God, “You are mistaken. Where you see only one pair of foot prints, those are mine because at those difficult times of your life, I had lifted you in my arms. If I had not hidden you in my lap in those times, you would have not been able to face the situation.”

On this the man starts bitterly crying. His crying indicated his repentance and realization of his fault.

Human beings are prone to complain of small problems but they forget the treasures that God gives them without asking.

Pakistan heads down China road

Pakistan’s marriage of convenience with the US that began after September 11, 2001, with the US-led invasion of Afghanistan and the launch of the “war on terror”, has endured some rocky times.

Informed opinion in strategic quarters in Pakistan is that in the second half of next year, American aid packages, in the wake of the beginning of the US troop drawdown in Afghanistan, will be reduced or even stopped, and the US’s relations with India will bloom.

Pakistan wants to be ready for such a development, and is using China as a hedge.

Pakistani President Asif Ali Zardari has visited China on several occasions since taking office in September 2008, but these visits have been more ceremonial than of substance, in part because his Washington-backed government had gravitated so close to the United States orbit that even the Chinese envoy in Islamabad publicly complained.

The Pakistani military establishment’s pro-China lobby, highly influenced by now retired General Tariq Majeed, frowned on this tilt towards the US, and was especially upset that the Americans were allowed to establsh a naval base in Ormara in Balochistan province, and that US defense contractors were given a free rein in the country. However, the post-Pervez Musharraf-era army was weak and didn’t have much choice except to turn a blind eye.

This situation continued until 2009, by which time the army had regained its influence in the corridors of power and had begun to prevail over the country’s decision-making process.

Hence, Zardari’s scheduled visit to China on November 11 takes on a special significance. Notably, he has not sought the counsel of his pro-US envoy in Washington, Husain Haqqani, who has consistently advised Zardari to keep his distance from Beijing. Instead, the president on Monday held a long meeting with Chief of Army Staff General Ashfaq Parvez Kiani.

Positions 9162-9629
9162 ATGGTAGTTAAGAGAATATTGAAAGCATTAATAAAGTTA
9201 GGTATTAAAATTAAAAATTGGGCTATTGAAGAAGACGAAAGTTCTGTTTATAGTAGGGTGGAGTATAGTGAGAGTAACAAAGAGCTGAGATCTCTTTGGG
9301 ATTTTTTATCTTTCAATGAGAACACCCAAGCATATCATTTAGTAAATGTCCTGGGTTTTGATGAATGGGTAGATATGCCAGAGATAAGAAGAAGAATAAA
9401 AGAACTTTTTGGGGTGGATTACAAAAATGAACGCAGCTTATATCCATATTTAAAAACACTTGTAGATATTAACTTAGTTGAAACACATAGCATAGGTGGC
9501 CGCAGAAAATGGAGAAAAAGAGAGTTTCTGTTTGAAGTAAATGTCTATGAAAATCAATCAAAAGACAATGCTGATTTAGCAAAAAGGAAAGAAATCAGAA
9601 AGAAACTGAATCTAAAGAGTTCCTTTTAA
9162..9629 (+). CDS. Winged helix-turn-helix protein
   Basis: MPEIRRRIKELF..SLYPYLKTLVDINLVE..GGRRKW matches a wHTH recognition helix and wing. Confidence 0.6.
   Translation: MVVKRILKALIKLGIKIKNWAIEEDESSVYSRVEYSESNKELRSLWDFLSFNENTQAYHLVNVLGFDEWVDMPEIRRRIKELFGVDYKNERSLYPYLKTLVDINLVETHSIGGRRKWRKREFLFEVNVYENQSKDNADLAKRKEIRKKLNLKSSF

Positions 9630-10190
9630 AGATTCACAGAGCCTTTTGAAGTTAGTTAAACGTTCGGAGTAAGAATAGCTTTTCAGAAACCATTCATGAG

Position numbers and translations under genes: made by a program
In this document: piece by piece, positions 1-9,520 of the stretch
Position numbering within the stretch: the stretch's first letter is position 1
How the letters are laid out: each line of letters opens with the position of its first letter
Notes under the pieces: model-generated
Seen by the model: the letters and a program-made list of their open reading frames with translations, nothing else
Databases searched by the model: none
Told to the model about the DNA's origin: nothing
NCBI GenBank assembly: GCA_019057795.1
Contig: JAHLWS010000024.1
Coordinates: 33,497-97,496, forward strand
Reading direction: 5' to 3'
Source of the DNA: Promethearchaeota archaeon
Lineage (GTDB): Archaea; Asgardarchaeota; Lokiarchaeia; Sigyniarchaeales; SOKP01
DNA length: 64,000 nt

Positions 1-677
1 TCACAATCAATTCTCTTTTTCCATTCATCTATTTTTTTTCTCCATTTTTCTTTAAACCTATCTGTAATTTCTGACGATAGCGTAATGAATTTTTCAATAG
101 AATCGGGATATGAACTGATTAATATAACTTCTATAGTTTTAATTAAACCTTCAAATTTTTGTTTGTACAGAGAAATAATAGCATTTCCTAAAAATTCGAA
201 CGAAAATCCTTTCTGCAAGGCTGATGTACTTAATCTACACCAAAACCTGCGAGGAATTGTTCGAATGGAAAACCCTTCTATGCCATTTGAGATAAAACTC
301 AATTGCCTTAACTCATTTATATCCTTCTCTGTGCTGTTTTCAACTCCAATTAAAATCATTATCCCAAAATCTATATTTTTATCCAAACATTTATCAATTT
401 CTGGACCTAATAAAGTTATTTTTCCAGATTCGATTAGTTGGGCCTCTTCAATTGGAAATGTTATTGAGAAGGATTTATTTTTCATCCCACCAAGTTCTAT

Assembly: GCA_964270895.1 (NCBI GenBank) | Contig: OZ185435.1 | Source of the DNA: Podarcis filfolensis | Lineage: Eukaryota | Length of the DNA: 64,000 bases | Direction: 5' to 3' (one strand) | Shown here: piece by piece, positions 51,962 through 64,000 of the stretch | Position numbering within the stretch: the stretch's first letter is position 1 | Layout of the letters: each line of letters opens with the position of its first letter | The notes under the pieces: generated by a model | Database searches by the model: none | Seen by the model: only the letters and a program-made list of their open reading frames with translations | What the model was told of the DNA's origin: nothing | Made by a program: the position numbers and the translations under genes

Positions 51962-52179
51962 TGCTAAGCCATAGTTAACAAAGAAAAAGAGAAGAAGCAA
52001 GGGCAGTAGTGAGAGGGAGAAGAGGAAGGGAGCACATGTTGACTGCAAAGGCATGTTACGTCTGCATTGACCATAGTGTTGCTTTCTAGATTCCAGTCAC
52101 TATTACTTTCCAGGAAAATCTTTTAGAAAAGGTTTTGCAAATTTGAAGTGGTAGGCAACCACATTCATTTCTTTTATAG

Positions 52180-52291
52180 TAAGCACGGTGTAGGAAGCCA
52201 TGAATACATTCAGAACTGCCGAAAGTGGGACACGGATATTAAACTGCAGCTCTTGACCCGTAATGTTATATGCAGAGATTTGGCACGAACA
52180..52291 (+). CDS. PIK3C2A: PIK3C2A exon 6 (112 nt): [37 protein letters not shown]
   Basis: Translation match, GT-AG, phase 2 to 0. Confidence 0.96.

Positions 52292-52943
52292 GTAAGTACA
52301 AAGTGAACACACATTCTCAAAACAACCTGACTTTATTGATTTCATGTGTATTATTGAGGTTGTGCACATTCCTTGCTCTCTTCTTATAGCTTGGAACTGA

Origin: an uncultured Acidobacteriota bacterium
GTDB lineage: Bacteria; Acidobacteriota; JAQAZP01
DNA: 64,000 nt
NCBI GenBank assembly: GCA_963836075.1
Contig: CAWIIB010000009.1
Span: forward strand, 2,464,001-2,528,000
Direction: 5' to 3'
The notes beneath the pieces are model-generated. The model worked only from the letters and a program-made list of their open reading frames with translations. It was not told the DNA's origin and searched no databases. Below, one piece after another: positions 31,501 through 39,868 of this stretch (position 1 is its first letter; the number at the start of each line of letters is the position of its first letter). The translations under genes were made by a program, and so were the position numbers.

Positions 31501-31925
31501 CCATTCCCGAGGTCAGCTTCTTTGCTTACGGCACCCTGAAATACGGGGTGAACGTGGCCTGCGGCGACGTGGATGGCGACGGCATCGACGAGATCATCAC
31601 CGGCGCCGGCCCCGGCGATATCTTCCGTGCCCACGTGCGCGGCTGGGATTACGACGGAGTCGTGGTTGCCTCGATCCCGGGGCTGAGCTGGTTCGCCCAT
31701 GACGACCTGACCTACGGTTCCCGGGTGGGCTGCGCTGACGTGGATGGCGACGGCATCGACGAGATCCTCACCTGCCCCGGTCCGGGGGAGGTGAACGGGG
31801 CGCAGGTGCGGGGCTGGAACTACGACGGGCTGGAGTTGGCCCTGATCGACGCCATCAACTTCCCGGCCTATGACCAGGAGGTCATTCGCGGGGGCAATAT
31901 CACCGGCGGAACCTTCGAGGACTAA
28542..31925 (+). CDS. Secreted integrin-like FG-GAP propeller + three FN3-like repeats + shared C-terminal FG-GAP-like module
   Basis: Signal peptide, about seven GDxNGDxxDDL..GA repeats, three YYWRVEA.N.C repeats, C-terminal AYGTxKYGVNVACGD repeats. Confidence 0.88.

Zardari will attend the opening ceremony of the 16th Asian Games in Guangzhou, as well as meet with his counterpart Hu Jintao and senior officials.

On the surface, the leaders will discuss the Washington-opposed plan for a fifth Chinese-built nuclear reactor in Pakistan. However, the underlying emphasis will be on new moves on the grand chessboard of South Asia.

“This is a time of strategic uncertainty,” a senior Pakistani strategic expert told Asia Times Online on the condition of anonymity. “Although there is a strategic alliance between the US and Pakistan, the recent visit by United States President Barack Obama to India, which aimed to benefit the American economy, was revealing of how economic and strategic ties between India and American will be in the future: when push comes to shove, the Americans will stand with India, not with Pakistan.”

This does not mean that Pakistan, guided by the military, is instantly going to fall into China’s arms and abandon the US, but it is certainly considering adjusting its current alignments.

“While the US has provided all sorts of financial and economic assistance to Pakistan in return for its services in providing NATO [North Atlantic Treaty Organization] a passage to Afghanistan and for fighting militancy in the tribal areas, America didn’t support Pakistan in regional conflicts with India,” the expert said.

“The US intervened to help resolve disputes between India and Pakistan, but in the end the formulas that emerged from Washington were aimed at creating a situation for dialogue and engagement – trade relations without any resolution of the Kashmir dispute.

“The only [US] goal was that Pakistan-India trade would resume and that would give the Americans a corridor from India into Afghanistan, and finally that dispensation would take India, geographically, into America’s strategic loop in South Asia and facilitate India’s role to work as an American strategic partner in Afghanistan and all the way up to Central Asia,” the expert said.

A changing world

From January to November 5 this year, there were 15 major militant attacks in Pakistan, a dramatic drop from 209 incidents in the same period of the previous year. According to the Canadian Press, the chronology of events shows that the first half of the year was marked by a visibly anti-state insurgency, as was the case in previous years. The frequency of attacks and the dynamics of conflict visibly changed after September [1].